Carolyn Driscoll 27:58
This is you should come back with is that like, actually, a lot of these AI tools are leveraging ChatGPT they’re just like building it into these other things kind
Lauren Conaway 28:09
of more niche more special, or, like,
Carolyn Driscoll 28:12
underpinning a lot of what people are doing. And so that, right, it’s like,
Lauren Conaway 28:17
I just I’m like there’s one more thing to keep up with, you know, I’m still on Facebook, which is for the olds and that is that’s been
Carolyn Driscoll 28:25
true for what will become trendy again and a few years like 12 year olds,
Lauren Conaway 28:29
Can we can I stop becoming obsolete? Can the shit that I use and the things that I like stop becoming obsolete because it makes me feel old knock that shit off universe, let’s just call her calm down. It’s all good.
Carolyn Driscoll 28:42
It is a little scary of chatting up is our TPTs already, like out of vogue, and literally too quickly.
Lauren Conaway 28:49
And so I saw a speaker a while back and he was actually talking about our mutually autonomous robot robotics, which was interesting, but he bought it is fascinating. It’s super fascinating. But but he’s one of the points and he was very much like he’s like we’re all gonna die. But his. Yeah, well, I mean, that is true. That is accurate. But he wasn’t there was an implication of like some kind of apocalyptic situation happening because our understanding of our ability to adapt and change technology to develop technology is currently outstripping our ability to understand our own technologies. Grounded them around morality of it, the underpinnings of it, the implications, like we’re creating technology more quickly than we can comprehend what was happening cuter that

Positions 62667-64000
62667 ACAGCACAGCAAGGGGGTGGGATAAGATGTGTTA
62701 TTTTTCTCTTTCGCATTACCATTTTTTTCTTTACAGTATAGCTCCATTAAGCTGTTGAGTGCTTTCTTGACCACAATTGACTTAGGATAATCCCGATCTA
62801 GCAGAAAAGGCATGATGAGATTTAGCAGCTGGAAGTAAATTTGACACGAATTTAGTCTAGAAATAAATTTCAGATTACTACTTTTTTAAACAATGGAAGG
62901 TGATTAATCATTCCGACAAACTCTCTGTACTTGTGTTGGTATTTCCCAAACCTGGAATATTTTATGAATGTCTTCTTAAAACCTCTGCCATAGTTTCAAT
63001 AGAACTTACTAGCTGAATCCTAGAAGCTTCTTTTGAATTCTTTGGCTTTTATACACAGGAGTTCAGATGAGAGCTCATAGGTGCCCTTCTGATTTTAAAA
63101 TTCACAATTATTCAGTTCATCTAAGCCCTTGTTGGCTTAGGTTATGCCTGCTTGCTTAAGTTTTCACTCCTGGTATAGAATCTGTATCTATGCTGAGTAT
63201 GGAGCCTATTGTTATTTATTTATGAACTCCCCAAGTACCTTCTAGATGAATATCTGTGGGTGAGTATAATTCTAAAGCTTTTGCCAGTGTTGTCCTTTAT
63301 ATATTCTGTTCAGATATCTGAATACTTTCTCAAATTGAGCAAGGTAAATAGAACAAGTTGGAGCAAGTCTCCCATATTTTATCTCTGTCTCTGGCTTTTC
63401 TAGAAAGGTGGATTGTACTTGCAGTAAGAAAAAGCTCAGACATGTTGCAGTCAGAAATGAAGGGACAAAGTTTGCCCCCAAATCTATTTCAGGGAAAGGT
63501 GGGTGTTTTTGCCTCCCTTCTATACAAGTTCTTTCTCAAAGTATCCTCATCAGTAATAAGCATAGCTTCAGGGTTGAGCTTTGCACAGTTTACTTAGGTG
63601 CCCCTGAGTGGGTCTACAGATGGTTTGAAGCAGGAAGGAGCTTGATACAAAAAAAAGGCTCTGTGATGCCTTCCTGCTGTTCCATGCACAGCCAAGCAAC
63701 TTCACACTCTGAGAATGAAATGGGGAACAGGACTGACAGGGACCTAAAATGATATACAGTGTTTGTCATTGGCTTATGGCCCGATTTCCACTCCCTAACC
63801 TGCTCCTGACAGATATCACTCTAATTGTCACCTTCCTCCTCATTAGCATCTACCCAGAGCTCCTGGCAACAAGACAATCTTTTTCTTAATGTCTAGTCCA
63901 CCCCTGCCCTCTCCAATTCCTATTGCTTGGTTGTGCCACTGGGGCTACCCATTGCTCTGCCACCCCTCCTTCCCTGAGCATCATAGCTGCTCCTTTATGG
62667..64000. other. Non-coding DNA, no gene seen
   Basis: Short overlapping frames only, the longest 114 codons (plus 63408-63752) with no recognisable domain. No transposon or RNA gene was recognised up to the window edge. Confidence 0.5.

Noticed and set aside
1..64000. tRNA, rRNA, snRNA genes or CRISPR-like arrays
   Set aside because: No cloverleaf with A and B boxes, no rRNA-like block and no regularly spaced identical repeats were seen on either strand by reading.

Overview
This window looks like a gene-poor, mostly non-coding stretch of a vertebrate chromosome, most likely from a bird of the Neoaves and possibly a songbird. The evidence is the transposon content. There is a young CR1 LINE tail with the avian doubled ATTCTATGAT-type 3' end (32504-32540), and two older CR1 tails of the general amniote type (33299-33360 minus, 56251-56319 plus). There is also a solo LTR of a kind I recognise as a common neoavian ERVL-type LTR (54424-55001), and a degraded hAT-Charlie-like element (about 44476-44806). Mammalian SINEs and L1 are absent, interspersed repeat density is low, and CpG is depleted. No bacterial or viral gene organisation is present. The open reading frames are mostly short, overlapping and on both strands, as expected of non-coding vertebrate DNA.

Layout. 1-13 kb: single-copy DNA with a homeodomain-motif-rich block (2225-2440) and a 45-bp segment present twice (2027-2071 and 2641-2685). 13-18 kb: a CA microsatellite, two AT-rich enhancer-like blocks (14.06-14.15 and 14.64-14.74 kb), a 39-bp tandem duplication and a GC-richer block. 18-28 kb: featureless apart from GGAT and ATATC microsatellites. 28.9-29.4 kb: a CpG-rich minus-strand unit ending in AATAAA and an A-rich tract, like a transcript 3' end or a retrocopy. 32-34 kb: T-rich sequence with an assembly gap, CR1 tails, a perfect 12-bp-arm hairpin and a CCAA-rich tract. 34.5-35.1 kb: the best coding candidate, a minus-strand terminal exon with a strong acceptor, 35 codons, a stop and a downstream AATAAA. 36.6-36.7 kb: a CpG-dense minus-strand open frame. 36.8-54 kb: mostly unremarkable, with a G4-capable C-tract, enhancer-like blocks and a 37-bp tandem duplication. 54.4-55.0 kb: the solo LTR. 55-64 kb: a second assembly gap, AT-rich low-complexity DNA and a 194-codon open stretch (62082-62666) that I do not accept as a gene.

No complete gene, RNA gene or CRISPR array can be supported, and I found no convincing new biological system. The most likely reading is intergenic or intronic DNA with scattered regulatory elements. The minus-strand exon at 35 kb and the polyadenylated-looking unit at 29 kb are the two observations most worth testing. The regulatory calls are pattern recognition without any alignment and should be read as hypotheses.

Carolyn Driscoll 29:41
was just released. Where was I can, I’m gonna have to look it up and I’ll send it to you. But a computer you can compute like 42 million times faster than like a computer they had like three years ago or something, right? I mean, it’s insane. And it can like solve all these medical craziness, right? And you’re just like, okay, so it’s no human, all the brains in the world can do.